Despite the odds, a bright future lies ahead

13 July 2015
Seventeen-year-old Nada Shawaheen placed first in the literary section of this year’s national twelfth grade exams in Syria. Her family was forced to flee their home in Yarmouk when armed violence broke out inside the camp in December 2012. © 2015 UNRWA Photo by Taghrid Mohammad.

"For Palestine refugees, education is a lifeline,” says 17-year-old Nada Shawaheen, a bright and confident Palestine refugee student from Yarmouk, Damascus. “It helps develop knowledge and skills to thrive in a challenging environment.” Nada ranked first in the literary section of the Syrian national twelfth grade exams, with a score of 2,745 out of 2,800. Committed to working towards a positive future for herself, her family and her community, Nada also hopes that her passion for learning will allow her to continue her studies at university.

Nada received her primary education at UNRWA schools in Yarmouk, until armed violence broke out inside the camp, forcing her family to flee in December 2012. "I have a strong sense of belonging to the schools there and would like to acknowledge the dedicated teachers who worked tirelessly to engage us in learning,” she says. “Without their support, I would not have been able to achieve this result.” After leaving Yarmouk, Nada and her family settled in Damascus, where she started attending the government-run Abdul Qader Mubarak School.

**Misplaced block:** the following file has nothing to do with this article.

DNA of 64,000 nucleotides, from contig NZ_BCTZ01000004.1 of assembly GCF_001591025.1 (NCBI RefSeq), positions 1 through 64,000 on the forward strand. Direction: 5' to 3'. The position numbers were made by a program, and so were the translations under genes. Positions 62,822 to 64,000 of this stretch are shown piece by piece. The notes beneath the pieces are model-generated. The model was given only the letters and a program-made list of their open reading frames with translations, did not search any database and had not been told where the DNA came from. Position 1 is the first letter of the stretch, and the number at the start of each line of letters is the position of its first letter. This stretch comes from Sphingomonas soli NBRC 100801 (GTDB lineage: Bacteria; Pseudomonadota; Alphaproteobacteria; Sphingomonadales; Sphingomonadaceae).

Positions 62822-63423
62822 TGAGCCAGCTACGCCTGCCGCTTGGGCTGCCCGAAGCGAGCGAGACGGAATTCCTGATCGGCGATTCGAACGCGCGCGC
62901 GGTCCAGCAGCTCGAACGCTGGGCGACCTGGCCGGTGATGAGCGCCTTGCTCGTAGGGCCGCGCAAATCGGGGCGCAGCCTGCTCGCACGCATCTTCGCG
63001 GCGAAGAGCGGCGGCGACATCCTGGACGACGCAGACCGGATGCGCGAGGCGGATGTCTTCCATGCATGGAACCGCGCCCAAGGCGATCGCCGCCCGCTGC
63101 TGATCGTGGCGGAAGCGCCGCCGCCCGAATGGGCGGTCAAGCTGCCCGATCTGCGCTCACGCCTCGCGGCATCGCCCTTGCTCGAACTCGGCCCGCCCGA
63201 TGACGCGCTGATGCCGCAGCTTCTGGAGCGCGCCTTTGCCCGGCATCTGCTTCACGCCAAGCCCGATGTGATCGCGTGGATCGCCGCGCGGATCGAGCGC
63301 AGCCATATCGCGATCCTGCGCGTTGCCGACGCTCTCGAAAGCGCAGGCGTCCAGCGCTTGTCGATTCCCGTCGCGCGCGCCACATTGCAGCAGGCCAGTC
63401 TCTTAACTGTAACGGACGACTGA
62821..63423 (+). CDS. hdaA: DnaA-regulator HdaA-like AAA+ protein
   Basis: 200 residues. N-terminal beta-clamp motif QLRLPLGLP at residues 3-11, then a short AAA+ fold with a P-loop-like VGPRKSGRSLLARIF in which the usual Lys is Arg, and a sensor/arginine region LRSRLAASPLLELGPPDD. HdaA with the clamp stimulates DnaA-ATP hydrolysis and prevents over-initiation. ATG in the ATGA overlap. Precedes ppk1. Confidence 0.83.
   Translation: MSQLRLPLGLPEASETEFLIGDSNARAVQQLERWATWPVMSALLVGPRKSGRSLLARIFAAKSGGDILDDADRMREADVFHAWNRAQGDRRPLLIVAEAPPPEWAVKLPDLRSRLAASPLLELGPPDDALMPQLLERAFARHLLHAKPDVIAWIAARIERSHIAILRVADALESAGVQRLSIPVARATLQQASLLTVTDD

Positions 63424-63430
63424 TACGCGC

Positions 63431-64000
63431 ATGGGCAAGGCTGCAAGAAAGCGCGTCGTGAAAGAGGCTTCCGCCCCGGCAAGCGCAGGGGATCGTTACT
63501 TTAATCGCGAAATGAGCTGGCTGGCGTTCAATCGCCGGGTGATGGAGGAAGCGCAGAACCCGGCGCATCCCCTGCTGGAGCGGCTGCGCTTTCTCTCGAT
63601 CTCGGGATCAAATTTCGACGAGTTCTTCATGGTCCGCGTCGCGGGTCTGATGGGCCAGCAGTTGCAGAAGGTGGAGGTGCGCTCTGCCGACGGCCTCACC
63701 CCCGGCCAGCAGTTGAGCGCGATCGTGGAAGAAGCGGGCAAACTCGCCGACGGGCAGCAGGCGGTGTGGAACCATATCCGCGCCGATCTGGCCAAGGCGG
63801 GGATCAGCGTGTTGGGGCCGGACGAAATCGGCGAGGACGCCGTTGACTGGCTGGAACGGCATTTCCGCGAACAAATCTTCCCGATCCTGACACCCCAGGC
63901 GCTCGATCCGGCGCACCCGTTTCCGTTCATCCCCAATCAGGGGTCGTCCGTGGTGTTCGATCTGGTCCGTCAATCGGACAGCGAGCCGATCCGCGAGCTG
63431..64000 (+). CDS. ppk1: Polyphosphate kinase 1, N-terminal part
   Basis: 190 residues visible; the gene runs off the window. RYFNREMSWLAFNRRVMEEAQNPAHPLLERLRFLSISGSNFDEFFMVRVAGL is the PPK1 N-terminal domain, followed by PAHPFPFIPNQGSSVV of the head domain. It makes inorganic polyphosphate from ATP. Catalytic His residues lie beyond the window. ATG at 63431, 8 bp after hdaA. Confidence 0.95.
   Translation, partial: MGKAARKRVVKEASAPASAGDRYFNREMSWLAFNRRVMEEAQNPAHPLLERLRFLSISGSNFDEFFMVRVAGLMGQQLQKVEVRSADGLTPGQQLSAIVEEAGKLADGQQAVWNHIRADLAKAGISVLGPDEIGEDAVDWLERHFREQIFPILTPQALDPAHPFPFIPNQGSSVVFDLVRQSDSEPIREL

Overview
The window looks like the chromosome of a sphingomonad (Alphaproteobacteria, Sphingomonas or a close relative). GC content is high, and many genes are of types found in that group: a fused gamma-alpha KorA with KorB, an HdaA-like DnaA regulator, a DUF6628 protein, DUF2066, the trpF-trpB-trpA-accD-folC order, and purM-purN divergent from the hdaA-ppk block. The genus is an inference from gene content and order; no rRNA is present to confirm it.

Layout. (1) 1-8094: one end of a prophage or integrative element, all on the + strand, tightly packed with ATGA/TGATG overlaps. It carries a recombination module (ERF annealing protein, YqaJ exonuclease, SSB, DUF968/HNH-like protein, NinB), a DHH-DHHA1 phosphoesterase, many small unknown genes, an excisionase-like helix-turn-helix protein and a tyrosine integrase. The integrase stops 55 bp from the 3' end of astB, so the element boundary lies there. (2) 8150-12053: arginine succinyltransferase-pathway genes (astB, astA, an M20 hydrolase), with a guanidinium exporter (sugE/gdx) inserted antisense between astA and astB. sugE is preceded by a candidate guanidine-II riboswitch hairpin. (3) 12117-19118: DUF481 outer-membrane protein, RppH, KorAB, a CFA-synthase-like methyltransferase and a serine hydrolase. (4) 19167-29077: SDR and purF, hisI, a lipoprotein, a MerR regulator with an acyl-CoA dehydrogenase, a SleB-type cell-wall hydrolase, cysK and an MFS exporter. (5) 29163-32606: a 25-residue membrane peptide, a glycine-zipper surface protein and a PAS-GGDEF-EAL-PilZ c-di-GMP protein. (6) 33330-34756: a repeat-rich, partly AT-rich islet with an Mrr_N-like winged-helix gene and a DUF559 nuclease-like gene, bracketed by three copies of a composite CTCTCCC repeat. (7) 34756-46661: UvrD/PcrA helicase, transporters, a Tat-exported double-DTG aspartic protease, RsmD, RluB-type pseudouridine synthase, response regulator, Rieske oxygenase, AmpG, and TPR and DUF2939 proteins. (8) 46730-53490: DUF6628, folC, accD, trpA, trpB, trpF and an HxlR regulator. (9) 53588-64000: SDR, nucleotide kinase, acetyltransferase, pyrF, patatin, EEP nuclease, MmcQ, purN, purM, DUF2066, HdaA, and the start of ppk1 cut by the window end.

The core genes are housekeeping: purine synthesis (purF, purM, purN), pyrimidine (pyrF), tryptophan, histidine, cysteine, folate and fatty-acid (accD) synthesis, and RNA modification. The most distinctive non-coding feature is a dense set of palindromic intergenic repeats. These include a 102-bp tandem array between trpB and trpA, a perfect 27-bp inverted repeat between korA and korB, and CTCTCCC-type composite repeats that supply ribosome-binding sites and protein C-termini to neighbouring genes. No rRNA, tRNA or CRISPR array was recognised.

Despite being displaced and missing months of schooling, Nada remained determined to achieve her academic goals. She switched from studying scientific subjects to focus on the literary section in order to mitigate the impacts of potential displacement. "I knew I could rely on myself to study in case the situation worsened and I had to miss school again," Nada says.  

By focusing on her studies and applying excellent time management skills, Nada was able to achieve her success without relying on a private tutor. “I am really proud of Nada, not just because she is a very dedicated student and has always had exceptional results,” says her father Khaled, “but also because she does not depend on motivation from others, and she is driven to do her best and understand things.”

The crisis in Syria, now in its fifth year, continues to have a devastating impact on the lives of civilians. More than half of the 480,000 Palestine refugees in Syria have been displaced, leaving behind their family members, friends and communities. Education provides a critical source of hope and stability for children and families, and Palestine refugee students like Nada will play a crucial role in maintaining the resilience of their community as the crisis becomes increasingly protracted.

Nada dreams to continue on to university to study law or the media. She is keenly aware of the importance of higher education in the context of the conflict and determined to use her skills and knowledge to build a better future.